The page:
I'm not sure there is really enough content for a book covering the "digital transition". At best, I can see three chapters: Cameras, post processing, and effect on taking pictures. The last being the most significant. You addressed much of it with your "is taking pictures too easy?" post, and on the subject of making prints. But a full up book? I just don't see it.

I am not sure photography is dead or dying. See this from an article I read yesterday:

Pon said Fireside Camera, which was opened by the Fireside family in 1954, has steadily changed with the times — even selling drones for a short while, and most recently becoming one of the Bay Area's biggest repositories for GoPro action camera accessories. But he said the latest hot seller is something no one expected: used film cameras.
"There's a lot of young people who are trying to get into photography. They're taking classes, and they want that photo experience," he said. "The cameras that were your basic cameras back in the 70s are what's selling, and they're selling for more than they sold for new, in some cases."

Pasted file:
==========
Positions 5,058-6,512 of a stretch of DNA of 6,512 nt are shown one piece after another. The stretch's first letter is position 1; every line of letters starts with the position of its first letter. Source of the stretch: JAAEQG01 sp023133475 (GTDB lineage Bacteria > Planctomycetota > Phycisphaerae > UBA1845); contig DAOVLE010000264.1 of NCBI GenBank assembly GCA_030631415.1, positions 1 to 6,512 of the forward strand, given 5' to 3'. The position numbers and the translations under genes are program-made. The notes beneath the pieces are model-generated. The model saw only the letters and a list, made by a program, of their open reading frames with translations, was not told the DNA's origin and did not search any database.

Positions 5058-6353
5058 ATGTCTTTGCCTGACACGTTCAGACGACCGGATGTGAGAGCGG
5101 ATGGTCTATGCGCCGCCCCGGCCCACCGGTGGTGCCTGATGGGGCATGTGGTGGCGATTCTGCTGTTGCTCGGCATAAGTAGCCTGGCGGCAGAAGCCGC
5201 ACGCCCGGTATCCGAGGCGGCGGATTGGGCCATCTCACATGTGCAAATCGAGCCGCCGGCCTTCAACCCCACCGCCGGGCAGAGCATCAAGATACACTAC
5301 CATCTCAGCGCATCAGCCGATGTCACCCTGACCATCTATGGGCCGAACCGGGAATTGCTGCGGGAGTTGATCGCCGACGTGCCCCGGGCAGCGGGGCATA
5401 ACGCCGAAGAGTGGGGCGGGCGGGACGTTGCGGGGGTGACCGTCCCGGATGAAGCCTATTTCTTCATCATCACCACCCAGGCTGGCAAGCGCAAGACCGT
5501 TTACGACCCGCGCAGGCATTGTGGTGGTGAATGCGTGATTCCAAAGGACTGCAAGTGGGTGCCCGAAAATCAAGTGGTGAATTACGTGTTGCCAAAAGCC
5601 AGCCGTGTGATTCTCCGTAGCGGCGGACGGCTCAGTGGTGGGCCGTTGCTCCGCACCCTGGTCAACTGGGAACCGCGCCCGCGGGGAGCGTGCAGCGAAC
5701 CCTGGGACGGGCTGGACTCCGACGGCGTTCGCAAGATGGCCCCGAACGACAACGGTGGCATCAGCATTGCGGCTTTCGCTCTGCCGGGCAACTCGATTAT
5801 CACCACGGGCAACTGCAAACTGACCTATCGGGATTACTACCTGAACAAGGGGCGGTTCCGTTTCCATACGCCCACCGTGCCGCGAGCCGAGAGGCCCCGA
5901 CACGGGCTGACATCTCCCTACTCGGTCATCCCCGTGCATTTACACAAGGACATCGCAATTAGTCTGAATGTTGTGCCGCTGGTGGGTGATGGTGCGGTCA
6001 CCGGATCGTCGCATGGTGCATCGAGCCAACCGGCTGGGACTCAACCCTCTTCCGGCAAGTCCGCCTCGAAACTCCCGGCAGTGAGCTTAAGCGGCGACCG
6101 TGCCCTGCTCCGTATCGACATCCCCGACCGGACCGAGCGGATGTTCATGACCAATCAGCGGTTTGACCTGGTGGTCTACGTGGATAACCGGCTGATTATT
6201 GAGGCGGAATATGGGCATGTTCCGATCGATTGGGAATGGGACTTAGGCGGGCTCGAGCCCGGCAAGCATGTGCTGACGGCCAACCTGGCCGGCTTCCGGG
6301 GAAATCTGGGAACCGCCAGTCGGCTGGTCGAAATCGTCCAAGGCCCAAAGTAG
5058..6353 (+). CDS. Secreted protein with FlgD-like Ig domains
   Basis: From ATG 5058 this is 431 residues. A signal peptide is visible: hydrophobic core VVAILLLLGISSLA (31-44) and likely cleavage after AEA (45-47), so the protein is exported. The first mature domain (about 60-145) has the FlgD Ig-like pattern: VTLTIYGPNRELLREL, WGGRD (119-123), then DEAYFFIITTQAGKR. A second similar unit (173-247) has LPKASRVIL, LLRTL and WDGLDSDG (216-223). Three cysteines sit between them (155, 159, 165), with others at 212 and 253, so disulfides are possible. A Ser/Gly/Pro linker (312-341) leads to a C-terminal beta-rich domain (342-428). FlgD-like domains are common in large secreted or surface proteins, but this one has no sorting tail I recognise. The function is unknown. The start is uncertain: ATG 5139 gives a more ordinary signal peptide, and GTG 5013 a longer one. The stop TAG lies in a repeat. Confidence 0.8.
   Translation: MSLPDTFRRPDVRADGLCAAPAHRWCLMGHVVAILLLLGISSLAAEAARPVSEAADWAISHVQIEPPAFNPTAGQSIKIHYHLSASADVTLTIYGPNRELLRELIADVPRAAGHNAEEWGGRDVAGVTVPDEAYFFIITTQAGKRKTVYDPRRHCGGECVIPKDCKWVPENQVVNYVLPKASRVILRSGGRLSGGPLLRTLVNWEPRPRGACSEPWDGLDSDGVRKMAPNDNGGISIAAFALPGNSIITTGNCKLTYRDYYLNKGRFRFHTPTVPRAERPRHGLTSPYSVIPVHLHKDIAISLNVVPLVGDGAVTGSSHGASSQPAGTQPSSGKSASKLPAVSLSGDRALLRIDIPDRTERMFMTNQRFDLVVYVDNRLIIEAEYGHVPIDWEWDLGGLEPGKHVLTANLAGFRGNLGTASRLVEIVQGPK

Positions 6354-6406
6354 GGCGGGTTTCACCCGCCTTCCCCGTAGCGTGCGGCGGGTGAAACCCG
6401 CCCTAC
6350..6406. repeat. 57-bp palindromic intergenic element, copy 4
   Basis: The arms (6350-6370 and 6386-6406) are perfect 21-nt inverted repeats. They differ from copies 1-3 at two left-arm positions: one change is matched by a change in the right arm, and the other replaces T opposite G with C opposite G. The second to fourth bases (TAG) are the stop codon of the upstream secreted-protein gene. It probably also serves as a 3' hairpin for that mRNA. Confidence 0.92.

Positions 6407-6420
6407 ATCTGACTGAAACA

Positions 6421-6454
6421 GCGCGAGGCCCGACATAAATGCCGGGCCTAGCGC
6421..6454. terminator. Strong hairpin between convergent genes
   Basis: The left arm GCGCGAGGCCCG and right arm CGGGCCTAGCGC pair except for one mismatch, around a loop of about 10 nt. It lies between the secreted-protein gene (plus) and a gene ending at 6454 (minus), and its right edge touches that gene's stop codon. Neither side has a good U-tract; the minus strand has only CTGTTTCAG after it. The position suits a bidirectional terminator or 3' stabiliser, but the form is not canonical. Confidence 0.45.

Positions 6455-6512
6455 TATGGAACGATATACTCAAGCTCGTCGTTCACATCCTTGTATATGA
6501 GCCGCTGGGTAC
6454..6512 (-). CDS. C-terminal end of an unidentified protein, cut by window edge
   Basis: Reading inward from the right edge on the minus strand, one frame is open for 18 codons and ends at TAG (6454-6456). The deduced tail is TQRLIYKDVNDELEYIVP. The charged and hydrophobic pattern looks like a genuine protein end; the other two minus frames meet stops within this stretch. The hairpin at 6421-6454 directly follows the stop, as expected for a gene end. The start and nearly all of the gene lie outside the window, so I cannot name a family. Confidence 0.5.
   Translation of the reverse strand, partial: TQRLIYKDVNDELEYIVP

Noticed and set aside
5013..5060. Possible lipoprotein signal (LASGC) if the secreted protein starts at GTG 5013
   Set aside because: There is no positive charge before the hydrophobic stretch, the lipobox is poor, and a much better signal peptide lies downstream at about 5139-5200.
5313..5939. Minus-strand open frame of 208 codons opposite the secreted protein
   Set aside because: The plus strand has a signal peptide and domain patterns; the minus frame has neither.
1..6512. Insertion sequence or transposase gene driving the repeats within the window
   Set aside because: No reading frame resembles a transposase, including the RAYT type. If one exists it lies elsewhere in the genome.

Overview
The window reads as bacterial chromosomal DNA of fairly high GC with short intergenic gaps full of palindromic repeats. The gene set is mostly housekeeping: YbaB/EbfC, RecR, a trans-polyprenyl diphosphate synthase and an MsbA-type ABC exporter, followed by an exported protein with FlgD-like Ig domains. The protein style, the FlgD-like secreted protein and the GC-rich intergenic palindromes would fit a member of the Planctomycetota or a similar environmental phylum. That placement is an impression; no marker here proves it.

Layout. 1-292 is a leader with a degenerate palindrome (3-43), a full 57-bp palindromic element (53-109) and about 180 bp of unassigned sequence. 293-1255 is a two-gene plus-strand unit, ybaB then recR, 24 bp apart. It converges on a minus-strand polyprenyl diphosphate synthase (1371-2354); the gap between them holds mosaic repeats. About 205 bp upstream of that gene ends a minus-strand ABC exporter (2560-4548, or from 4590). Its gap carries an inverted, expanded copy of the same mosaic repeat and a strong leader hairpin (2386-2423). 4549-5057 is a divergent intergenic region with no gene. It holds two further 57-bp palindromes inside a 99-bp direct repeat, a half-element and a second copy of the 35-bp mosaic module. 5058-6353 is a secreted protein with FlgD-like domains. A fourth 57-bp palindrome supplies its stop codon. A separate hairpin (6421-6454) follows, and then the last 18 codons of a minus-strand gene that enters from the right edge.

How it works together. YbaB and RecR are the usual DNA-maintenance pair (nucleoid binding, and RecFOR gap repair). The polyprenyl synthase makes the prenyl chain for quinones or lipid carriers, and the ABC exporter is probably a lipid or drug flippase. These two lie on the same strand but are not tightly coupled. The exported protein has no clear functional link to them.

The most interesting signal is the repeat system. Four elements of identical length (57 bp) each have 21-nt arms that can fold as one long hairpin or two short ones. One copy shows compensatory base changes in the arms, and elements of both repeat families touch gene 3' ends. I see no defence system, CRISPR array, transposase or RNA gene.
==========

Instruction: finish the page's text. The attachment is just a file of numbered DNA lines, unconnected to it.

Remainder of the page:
Samy's Camera, the South-of-Market superstore that's well known to pro photographers, has also seen an uptick in film camera sales, and even in darkroom supplies, said rental manager Quin Boreen.

And yes, I they are definitely selling for more. I just paid a small fortune for a Rolleiflex 3.5f. I chose that over a GR III and it cost more.

As for the music, I will go with Cannonball Adderly's Something else which surely has one of the definitive recordings of Autumn Leaves. It's pretty old and it's still valid, so maybe photography will be too.

I remember reading about Salgado and digital two interesting points somewhere.